Toronto FC captain Michael Bradley has undergone successful ankle surgery in New York City with the MLS team confirming that the veteran midfielder will be out for four months.
The operation, performed Tuesday evening by Dr. Martin O'Malley at the Hospital for Special Surgery, fixed loose cartilage fragment in Bradley's right ankle joint.
O'Malley is the same surgeon who repaired Kevin Durant's ruptured Achilles, suffered in Game 5 of the NBA Finals against Toronto last June. O'Malley, who specializes in reconstructive surgery of the foot and ankle, is the Brooklyn Nets' team physician (orthopedics).
O'Malley has also operated on Washington Wizards guard C.J. Miles (a former Raptor), Cleveland Cavaliers forward Kevin Love, Philadelphia 76ers centre Joel Embiid, Toronto Raptor Rondae Hollis-Jefferson (while a Net) and NFL star receivers Odell Beckham Jr. and Dez Bryant, among others.
The four-month prognosis takes Bradley to mid-May, some 13 or 14 games into TFC's 34-match regular-season schedule.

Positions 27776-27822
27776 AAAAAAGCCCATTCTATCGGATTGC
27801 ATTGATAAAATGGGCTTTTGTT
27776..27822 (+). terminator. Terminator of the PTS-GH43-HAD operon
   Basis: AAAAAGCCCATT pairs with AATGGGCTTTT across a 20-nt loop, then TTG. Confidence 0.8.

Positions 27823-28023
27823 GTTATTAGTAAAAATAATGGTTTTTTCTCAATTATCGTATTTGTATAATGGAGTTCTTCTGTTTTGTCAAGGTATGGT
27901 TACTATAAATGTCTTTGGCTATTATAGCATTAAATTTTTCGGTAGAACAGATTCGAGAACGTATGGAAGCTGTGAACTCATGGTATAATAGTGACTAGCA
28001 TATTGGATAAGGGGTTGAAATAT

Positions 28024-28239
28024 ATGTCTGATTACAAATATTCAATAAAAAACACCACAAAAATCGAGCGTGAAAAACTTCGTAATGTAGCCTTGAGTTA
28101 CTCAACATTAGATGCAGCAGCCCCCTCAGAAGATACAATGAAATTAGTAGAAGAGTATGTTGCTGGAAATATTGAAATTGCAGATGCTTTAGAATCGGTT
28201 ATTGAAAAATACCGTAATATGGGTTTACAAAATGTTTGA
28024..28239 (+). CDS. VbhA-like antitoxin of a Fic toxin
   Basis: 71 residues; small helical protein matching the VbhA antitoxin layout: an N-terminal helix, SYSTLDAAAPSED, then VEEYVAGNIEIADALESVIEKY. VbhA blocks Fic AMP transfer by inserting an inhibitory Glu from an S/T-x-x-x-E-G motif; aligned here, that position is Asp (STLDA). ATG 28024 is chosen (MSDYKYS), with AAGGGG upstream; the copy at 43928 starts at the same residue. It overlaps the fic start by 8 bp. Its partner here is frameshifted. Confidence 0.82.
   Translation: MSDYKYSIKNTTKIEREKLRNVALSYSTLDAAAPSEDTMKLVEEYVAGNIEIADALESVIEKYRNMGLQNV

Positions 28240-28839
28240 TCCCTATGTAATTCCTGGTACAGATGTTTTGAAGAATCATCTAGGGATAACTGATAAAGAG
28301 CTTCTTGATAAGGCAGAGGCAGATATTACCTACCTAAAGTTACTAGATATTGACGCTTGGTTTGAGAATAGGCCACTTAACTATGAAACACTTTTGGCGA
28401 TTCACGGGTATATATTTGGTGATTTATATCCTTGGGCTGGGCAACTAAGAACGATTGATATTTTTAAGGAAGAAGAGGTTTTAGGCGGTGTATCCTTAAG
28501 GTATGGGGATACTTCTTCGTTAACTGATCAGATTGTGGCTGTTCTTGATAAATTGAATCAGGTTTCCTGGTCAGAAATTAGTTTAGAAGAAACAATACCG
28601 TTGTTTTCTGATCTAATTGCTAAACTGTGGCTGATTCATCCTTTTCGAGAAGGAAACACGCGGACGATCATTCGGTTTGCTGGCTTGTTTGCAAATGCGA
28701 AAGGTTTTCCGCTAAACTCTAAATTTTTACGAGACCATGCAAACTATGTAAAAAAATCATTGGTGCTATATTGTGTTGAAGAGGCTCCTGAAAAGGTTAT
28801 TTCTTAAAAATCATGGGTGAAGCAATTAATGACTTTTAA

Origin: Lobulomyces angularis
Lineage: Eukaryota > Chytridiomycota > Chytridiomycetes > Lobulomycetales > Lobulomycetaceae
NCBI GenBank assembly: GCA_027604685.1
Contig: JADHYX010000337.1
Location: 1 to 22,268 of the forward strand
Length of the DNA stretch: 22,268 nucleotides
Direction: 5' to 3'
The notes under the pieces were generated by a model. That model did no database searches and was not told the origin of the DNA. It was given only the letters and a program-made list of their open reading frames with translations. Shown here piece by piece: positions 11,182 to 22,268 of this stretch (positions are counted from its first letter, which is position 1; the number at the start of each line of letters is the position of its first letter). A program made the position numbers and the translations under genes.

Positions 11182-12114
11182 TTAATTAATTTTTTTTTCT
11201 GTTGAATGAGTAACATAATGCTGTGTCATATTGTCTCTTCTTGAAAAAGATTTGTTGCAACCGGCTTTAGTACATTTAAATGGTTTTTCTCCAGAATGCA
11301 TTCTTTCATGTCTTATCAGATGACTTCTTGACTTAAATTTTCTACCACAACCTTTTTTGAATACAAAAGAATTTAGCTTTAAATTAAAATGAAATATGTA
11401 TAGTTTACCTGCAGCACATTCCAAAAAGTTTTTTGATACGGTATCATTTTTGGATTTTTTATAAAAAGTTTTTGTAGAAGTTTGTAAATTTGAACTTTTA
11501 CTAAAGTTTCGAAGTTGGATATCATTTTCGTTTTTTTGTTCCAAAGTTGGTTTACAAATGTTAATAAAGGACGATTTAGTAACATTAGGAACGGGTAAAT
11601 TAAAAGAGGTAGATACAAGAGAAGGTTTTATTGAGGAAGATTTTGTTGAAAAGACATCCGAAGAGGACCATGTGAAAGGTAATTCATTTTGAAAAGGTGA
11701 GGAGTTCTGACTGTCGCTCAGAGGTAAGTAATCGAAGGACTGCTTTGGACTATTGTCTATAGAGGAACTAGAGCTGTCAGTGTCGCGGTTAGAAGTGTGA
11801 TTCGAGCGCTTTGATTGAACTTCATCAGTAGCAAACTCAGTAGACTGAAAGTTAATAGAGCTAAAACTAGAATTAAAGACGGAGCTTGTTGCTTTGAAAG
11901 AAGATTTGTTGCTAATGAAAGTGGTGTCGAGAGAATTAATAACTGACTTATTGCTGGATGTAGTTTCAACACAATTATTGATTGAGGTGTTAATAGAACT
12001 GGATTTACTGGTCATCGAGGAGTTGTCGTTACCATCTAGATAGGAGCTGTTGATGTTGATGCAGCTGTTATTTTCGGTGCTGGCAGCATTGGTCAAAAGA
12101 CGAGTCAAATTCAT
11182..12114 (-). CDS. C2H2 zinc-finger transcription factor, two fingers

Bradley was hurt at the Nov. 10 MLS Cup final in Seattle but finished the game and downplayed the injury, saying the right ankle might take two to three weeks “to calm down.”
On Monday, that prognosis stretched to four months with news that the injury had not responded to treatment and required surgery. That prompted star striker Jozy Altidore to rip into the team's handling of the injury.
“I don't think it's good enough,” Altidore said. “He's a guy that takes care of himself in an incredible way, an incredible professional ... I think he was let down.”
Coach Greg Vanney dismissed Altidore's comments, saying “Jozy has his opinions.”
Bradley injured his ankle in the 32nd minute of the championship game when Seattle defender Roman Torres, attempting a shot, caught the Toronto player on the foot with his follow-through. Bradley subsequently withdrew from the U.S. squad for CONCACAF Nations League games against Canada and Cuba just days later.
He spent much of the off-season rehabbing the ankle at the club's training facility.
This report by The Canadian Press was first published Jan. 22, 2020.